My father-in-law died before our first child was born. I knew I wanted our children to know him because he had such a rich life. I made a promise to myself that I would tell our children all the stories of his life, but like Johnny I might have to hold a few back until they reached adulthood. My father-in-law had an amazing life. He overcame immense obstacles and created a life for his family in North America. At fourteen, he left home to become a blacksmith. Later he joined the Yugoslavian army. One day my father-in-law found that he could no longer be part of the communist country and tried to defect. He was found out and thrown into prison for three years. When Tata got out, he tried again and this time was successful. The man, who could not go to school because he family was too poor for shoes, read a book on his way to Australia on how to weld. One day a man came to a gathering of workers in Australia asking if anyone of the men had skills. My father-in-law said he could weld. He demonstrated for the man and that was how he became a welder. I loved him so much.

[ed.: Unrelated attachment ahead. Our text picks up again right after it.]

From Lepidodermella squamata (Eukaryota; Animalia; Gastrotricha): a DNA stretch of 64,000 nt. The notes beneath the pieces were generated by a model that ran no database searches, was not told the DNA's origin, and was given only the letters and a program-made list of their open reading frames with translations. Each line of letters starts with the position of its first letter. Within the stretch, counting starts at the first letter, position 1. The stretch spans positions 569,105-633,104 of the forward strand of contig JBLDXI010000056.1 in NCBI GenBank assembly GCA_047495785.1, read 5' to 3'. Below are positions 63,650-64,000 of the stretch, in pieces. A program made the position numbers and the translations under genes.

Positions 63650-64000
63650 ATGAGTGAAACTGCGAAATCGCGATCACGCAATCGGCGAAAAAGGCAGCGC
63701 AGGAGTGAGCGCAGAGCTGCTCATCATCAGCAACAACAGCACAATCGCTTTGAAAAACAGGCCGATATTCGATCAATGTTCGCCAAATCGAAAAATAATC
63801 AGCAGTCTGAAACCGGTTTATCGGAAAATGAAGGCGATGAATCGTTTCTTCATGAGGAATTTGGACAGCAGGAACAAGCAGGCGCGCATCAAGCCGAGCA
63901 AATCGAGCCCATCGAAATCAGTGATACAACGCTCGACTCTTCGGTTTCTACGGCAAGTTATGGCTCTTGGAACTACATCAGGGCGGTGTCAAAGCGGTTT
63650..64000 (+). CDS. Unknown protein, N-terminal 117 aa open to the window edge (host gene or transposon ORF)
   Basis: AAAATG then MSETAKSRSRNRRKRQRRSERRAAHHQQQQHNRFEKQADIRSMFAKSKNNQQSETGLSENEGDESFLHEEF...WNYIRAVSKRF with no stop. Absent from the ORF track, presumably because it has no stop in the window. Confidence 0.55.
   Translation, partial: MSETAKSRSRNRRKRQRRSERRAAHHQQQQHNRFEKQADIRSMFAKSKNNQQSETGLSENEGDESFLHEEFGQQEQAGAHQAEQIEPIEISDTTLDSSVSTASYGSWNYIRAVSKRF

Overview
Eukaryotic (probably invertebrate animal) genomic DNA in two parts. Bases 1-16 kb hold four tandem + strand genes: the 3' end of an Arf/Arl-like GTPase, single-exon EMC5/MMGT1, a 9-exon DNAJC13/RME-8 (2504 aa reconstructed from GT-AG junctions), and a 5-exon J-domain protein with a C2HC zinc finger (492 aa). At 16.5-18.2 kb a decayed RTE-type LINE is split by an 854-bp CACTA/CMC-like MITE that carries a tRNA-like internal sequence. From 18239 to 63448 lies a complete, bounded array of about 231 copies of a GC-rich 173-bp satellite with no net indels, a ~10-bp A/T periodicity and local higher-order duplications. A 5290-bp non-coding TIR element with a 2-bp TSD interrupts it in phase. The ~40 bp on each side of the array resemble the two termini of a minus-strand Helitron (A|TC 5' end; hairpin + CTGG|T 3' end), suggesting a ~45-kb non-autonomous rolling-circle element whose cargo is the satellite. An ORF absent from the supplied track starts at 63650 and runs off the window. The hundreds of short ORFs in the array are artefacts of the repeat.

We tell our children family stories so they know members of the family who have come before them. We tell stories because we see ourselves in these stories and maybe our children will as well. We tell stories because we hope maybe we might have just a bit of their strength. It goes deeper than just that, we tell stories to remember our loved one, and keep them close to us. I know people only through the stories that are told about them. For the moment of the story, those we love and are no longer able to be at our tables are alive. These stories bind us together and make us family, connecting us through out time.